Friday PM February 23rd, 2007
by: Ed Mayberry, February 23, 2007 5:02:00 am
Texas motorists faced higher retail gasoline prices for a third week in a row. The weekly AAA Texas Gas Price Survey found regular-grade gas prices rose an average of four cents to $2.15 per gallon. The national pump price average rose five cents to $2.30 per gallon. Houston's average is up 4.5 cents to $2.13 a gallon. The most expensive gas was found in Amarillo, where regular grade rose an average of four cents to $2.26 per gallon. The cheapest gas was in Corpus Christi and San Antonio, where it averaged $2.08 per gallon. That was a six-cent increase in Corpus Christi and a four-cent increase in San Antonio. Auto club spokesperson Rose Rougeau says the higher prices result from recent increases in crude oil prices, which topped $60 per barrel this week. She also says U.S. refineries are nearing their annual switch to cleaner-burning summer-grade fuels, which result in higher prices at Texas pumps.
Interest in renewable energy is driven by energy security and climate change. A conference hosted by the University of Houston's Environmental and Energy Law and Policy Journal at the UH Hilton looked at wind energy and biofuels as two ways to reduce dependence on foreign oil. Law Foundation Professor of Law Sanford Gaines says there are a couple of reasons that Europe is ahead of the curve in embracing wind power, for example.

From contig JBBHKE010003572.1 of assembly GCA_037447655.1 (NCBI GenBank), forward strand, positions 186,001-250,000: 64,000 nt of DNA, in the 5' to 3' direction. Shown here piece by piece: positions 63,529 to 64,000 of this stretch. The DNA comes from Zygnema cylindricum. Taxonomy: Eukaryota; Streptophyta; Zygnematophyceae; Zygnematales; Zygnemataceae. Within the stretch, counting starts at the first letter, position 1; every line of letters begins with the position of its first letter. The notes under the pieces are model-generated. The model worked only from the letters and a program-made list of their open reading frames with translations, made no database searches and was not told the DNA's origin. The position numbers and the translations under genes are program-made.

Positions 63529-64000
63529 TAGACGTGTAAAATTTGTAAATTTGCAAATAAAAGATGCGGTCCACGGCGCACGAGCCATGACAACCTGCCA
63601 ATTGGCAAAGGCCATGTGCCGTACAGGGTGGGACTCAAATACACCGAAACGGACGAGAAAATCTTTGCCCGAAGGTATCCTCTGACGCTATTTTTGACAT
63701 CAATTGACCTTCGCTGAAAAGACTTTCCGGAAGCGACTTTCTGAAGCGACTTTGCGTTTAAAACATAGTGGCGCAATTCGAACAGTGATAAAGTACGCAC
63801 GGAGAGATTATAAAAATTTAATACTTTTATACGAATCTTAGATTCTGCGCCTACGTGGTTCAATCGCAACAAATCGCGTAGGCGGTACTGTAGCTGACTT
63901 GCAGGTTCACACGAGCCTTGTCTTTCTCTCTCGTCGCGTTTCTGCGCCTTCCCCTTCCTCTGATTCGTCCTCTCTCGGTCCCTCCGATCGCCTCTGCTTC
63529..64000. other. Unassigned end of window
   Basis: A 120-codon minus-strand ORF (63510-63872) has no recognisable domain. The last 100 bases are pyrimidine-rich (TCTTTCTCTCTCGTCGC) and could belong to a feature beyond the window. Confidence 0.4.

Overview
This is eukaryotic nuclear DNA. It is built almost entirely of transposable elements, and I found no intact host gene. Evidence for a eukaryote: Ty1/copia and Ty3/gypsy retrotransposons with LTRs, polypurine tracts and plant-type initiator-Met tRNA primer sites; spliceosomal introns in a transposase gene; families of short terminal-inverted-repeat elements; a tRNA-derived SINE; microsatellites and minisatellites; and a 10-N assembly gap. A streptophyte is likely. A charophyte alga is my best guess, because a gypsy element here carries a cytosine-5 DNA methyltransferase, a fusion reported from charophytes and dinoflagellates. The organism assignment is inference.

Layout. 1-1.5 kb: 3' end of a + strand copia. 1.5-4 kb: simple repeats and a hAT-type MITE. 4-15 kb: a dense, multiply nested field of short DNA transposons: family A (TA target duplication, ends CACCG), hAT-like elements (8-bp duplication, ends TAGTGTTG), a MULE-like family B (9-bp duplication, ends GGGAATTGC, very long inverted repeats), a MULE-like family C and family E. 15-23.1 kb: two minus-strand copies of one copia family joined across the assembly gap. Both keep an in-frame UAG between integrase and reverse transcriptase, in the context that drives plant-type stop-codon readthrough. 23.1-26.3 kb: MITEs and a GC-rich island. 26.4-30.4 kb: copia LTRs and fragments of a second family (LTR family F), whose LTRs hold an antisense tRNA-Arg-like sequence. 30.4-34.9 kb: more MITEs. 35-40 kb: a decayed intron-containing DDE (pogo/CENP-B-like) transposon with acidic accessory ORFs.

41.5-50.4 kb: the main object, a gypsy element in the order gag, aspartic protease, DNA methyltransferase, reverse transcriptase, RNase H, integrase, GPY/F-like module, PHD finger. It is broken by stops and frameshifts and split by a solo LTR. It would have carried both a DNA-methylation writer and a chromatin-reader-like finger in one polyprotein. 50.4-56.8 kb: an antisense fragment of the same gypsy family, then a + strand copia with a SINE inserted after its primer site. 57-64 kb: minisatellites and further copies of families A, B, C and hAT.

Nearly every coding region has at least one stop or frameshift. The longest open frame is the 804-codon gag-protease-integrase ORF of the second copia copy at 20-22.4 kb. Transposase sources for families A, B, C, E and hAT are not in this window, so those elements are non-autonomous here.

"One is that I think they were more sensitive given that they have no petroleum, essentially—very little of their own. Some offshore petroleum in the UK and Norway, but basically, in terms of petroleum, they were heavily reliant upon imports--much more than we were. So there was, the energy security consideration was there. But we see very rapid growth in the United States in recent years--26, 27 percent annual growth rate in installation of wind generation capacity in the United States, Texas being a leading example of that."
The conference looked at the challenges of using wind energy for electricity, including noise and aesthetics and distribution problems. The conference probed issues raised by the use of biofuels for vehicles and industrial use, such as land management changes and the economics of investments in processing technologies.
BP is settling a pair of lawsuits stemming from a deadly 2005 explosion at its Texas City oil refinery. That's the word from an attorney for two workers injured in the March 2005 blast. Brent Coon represents contract workers Clarence Kindard and E.J. Godeaux. No terms were released--and there's no comment yet from BP. Jury selection in the lawsuits had been set for next week in a state district court in Galveston. They would have been the first cases connected to the blast to go to trial. The British energy giant has said it has settled most of more than 1,000 claims filed against it since the blast. Fifteen workers died and more than 170 others were hurt. BP's outgoing chief executive, John Browne, had been scheduled for a deposition in the case Friday, but that deposition was delayed.